Sunday, January 6, 2013


For you all,
A new year to me is a time for joy, comfort, renewal, and forgiveness. I think of the people who are important to me in my life, I think of the less fortunate, and I think of how I might have been a better person in the last year, and what changes I can make in the New Year. I hope that I can give more to the causes I hold dear to my heart in this new year to come.
As your atheist friend, I promise to help you when you need help, love you when you need love, challenge you when you need to be challenged, forgive you when you ask for it, ask for forgiveness when I need to, and be there for you in any other way I possibly can.
I won’t worry about saving your soul, but will challenge you to be a better person here on earth, as I hope you will do for me. I will ask that you not wait for an afterlife to celebrate the life you have, but live your life to its fullest measure now. I will not assume that if I wrong you, we can meet in heaven and work things out; I will try and work things out now.
I will not mock or devalue your faith, whether I disagree with it or not, but if you subvert your faith because you are in my presence, then I will question how firmly you hold your faith.
I will be offended if you trust me so little that you think I wouldn’t respect your wishes to pray over supper, wear a cross around your neck, go to church or tattoo a picture of Jesus on your back if that’s what you want to do. It is your faith, not mine.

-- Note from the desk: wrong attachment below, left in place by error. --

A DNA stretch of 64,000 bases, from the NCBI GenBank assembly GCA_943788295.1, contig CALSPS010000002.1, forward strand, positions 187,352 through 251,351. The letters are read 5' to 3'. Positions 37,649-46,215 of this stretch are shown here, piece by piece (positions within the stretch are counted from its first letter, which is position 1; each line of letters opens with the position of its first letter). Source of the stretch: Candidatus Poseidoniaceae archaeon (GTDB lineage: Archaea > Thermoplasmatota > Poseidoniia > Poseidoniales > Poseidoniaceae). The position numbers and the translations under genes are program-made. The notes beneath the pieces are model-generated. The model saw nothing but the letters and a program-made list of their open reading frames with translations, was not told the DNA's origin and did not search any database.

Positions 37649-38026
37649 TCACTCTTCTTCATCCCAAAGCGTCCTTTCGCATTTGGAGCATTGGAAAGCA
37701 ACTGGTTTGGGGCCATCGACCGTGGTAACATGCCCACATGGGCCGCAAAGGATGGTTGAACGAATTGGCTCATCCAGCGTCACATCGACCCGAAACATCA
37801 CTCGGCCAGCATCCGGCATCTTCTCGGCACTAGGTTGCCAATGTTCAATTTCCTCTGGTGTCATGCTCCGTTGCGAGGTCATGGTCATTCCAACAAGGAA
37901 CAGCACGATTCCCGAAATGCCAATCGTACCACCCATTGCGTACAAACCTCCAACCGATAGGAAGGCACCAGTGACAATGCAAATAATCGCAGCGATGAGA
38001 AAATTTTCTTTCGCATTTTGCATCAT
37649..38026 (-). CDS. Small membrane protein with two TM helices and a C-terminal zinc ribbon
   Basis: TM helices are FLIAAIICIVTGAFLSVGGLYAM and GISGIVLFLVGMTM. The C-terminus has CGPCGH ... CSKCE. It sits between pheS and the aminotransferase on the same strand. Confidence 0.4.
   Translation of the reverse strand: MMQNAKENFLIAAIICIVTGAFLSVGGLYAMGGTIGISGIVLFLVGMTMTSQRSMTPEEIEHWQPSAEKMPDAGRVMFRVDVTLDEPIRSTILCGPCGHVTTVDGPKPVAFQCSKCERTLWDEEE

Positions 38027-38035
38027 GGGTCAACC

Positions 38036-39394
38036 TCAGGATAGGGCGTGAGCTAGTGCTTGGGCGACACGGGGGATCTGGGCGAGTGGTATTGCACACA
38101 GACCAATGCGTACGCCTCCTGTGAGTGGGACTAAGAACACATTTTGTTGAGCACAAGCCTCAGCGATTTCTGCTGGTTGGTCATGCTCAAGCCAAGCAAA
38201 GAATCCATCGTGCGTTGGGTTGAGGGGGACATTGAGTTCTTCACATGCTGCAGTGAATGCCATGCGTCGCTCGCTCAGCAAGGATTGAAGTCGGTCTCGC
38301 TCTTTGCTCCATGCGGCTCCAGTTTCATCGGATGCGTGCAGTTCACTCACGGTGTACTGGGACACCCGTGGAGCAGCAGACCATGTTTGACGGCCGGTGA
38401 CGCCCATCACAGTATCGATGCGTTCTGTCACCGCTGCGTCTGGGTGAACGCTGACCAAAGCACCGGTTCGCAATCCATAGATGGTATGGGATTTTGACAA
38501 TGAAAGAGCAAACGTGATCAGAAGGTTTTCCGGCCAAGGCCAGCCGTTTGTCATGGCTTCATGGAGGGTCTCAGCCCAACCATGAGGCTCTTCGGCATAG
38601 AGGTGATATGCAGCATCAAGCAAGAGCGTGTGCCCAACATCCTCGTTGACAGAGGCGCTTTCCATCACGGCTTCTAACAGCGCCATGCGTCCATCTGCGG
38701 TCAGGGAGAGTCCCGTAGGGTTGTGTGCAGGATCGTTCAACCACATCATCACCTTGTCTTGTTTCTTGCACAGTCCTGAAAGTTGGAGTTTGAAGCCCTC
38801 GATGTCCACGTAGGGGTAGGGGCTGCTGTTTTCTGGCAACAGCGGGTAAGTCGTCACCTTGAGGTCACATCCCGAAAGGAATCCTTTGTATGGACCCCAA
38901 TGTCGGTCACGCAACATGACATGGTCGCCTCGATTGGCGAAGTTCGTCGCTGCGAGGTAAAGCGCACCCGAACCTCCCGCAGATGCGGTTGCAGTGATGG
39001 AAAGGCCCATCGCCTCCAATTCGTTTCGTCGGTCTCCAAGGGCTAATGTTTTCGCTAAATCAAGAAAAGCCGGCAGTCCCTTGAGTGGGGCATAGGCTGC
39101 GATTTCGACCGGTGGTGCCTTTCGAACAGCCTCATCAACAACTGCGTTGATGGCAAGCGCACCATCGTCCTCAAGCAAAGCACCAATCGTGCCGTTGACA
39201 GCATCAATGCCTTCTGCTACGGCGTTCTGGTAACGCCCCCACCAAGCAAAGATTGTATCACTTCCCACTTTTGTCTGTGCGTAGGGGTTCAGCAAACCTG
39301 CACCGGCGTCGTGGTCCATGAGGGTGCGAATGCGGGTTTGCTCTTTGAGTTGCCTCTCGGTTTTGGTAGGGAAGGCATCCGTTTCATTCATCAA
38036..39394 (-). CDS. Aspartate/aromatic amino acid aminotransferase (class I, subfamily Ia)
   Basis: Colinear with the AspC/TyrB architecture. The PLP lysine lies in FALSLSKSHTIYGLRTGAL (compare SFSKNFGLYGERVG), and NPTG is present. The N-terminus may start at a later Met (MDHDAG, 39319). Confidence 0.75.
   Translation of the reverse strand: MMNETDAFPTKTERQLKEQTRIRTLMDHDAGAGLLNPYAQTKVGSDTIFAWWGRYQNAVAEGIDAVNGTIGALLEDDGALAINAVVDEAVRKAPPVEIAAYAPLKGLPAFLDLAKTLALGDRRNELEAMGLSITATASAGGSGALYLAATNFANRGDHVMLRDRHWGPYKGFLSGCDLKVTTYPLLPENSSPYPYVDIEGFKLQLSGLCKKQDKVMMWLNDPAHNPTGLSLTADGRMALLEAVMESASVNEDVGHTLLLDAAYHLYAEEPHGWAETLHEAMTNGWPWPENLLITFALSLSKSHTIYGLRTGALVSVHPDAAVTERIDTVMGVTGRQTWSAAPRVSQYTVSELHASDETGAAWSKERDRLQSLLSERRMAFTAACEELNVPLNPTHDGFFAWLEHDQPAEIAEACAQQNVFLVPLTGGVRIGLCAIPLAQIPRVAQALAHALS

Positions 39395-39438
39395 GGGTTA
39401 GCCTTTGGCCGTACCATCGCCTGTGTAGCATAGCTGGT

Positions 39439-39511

I will ask that you understand that I didn’t come to my belief that there is no god because of some whim. I will hope that you understand that it is my sincerely held belief that I see no good evidence of a benevolent, omnipotent, and all knowing god. Also, I don’t see any evidence of ghosts, angels, spirits or other super natural beings that either support or battle an almighty god or interfere in our lives. If you and I are having issues, it is because of you and I, no one else.
I will hope you understand that the phrase "I don’t believe in god" is different than "I don’t believe there is a god," which is a subtle, but important difference. The second statement is the one I prescribe to.
I hope that you can see one day that I do have faith, but that it is faith in you. You have been there for me; you’ve helped me when I needed a hand; nursed me when I was sick, listened when I needed an ear to bend, comforted me when I was sad or grieving, and celebrated with me when the opportunity presented itself.
I hope that instead of praying for me, that you will call me, come see me, email me, text me, or write me. To me, all those things are better than a prayer I will never hear.
All in all, what I value in you is your humanity. I see no need to prescribe your kindness, loyalty, and strength to a heavenly father, maybe just your earthly mother and father, brothers and sisters, and other friends and family who helped make you the imperfect, but lovable person you (and I) are.
In the end, I hope for you all the all the things I hoped for you when I was a Christian; Joy, health, longevity and most of all, love.

With all my Love, Gina Webb